Trade Minister David Parker says despite our small size, New Zealand could play a pivotal role in negotiations between two of the world's largest economies.
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"We're trying to position ourselves, to a certain extent, as the bridge between China and the US," Mr Parker told Newshub Nation on Saturday.
"In the last three weeks, I've been to Washington, Ottowa and to China and recently to the APEC negotiations and I've done that because we have a bit of a reputation as the honest broker and it's times like this we should draw upon that reputation."
The Minister has just returned from meeting with other world leaders at the Asia-Pacific Economic Conference (APEC) summit in Papua New Guinea, one of many high profile trade talks over the past two weeks.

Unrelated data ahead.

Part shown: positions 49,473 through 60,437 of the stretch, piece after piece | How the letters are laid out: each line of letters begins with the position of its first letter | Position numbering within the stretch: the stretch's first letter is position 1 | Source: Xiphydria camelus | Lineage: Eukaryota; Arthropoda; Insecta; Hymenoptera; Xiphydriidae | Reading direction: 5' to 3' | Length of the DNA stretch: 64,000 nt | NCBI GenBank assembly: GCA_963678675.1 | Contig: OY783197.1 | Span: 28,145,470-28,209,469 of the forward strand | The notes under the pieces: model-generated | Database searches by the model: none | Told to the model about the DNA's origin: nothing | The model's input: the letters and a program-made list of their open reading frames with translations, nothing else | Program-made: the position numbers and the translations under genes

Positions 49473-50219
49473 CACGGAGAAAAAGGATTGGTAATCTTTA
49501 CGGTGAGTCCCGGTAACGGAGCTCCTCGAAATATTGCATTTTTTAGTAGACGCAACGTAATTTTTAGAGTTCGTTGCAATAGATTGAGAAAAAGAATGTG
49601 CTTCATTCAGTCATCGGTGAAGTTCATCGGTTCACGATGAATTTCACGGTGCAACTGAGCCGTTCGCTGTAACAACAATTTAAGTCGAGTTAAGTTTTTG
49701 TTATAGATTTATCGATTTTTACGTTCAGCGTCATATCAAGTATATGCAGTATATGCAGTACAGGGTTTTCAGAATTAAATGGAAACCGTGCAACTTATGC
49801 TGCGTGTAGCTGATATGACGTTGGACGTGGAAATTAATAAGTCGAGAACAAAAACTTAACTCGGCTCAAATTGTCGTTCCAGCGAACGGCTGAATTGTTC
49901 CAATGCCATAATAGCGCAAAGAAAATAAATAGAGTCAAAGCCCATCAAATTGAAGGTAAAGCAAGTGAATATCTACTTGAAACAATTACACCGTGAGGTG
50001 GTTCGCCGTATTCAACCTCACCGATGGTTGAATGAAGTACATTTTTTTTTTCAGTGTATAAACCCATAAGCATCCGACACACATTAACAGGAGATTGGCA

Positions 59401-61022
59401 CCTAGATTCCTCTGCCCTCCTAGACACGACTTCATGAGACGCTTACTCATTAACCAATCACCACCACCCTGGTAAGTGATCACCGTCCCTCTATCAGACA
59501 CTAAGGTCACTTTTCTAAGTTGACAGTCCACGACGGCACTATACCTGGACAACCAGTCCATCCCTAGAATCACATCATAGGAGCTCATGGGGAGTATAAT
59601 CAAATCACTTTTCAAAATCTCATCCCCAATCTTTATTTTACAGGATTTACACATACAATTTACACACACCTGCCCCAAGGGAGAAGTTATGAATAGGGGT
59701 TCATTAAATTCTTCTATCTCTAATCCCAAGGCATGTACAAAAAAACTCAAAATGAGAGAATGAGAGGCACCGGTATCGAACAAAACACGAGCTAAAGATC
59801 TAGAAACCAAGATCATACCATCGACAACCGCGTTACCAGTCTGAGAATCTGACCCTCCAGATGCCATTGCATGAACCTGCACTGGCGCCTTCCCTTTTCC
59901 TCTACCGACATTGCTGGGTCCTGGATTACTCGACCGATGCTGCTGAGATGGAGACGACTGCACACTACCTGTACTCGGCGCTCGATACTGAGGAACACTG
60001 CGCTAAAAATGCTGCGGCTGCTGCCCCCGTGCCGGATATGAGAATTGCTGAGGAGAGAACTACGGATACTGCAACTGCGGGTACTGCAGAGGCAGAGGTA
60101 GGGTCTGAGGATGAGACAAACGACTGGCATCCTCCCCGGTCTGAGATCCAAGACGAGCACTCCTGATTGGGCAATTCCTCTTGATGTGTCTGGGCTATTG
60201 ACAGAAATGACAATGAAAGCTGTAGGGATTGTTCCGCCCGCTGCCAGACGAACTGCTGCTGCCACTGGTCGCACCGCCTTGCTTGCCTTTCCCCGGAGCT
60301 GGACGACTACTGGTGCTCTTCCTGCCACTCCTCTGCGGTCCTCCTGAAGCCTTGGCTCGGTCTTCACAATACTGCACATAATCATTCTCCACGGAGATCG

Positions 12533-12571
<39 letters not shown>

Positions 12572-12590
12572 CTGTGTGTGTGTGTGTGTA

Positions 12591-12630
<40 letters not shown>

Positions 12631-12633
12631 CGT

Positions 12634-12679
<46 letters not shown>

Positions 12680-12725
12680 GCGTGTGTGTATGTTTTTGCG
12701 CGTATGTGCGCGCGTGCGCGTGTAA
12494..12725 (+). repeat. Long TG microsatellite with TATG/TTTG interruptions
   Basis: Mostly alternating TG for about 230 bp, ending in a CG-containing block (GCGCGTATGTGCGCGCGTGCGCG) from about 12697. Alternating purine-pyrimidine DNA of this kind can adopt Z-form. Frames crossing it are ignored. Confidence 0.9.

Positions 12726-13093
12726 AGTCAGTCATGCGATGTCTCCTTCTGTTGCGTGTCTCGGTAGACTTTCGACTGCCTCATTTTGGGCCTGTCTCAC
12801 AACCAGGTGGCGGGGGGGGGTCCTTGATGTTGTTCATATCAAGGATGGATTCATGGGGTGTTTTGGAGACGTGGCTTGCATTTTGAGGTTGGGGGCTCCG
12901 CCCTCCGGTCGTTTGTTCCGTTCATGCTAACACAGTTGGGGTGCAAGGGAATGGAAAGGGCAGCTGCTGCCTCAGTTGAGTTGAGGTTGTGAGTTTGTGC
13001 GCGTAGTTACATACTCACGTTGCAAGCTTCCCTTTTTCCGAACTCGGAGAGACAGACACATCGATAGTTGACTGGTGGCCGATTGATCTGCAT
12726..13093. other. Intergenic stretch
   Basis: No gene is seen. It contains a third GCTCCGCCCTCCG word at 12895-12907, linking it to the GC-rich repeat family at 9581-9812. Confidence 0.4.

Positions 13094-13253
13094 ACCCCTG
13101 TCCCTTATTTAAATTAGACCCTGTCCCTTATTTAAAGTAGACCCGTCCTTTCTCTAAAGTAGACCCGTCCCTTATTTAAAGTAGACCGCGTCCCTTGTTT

Vice President Mike Pence took the unusual step of requesting a seat next to Jacinda Ardern during a dinner at APEC, fuelling hope that the meeting would result in New Zealand being granted an exemption from US steel tariffs.
The exemption has yet to be granted, however - and the Trade Minister admits it may be growing less likely.
"The Prime Minister raised it with Vice-President Mike Pence, I raised it when I was in Washington. You have to say that the longer it goes on the less likely it is that it will be solved."
Some progress was still made at APEC however, with New Zealand, Canada and Chile reaffirming their commitment to the Inclusive Trade Action Group - an agreement to work together to promote sustainable and equitable trade.
But there was also bad news for our trade ambitions - with the announcement the 16 countries negotiating the Regional Comprehensive Economic Partnership (RCEP) had failed to reach an agreement.
While there was some hope for a resolution in RCEP discussions this year, negotiations have been pushed into 2019. The Minister, however, remains optimistic.
"They announced substantial progress instead of a substantial conclusion."
He says with the World Trade Organisation under threat; other agreements become more important and the Government was "not willing to close bad deals".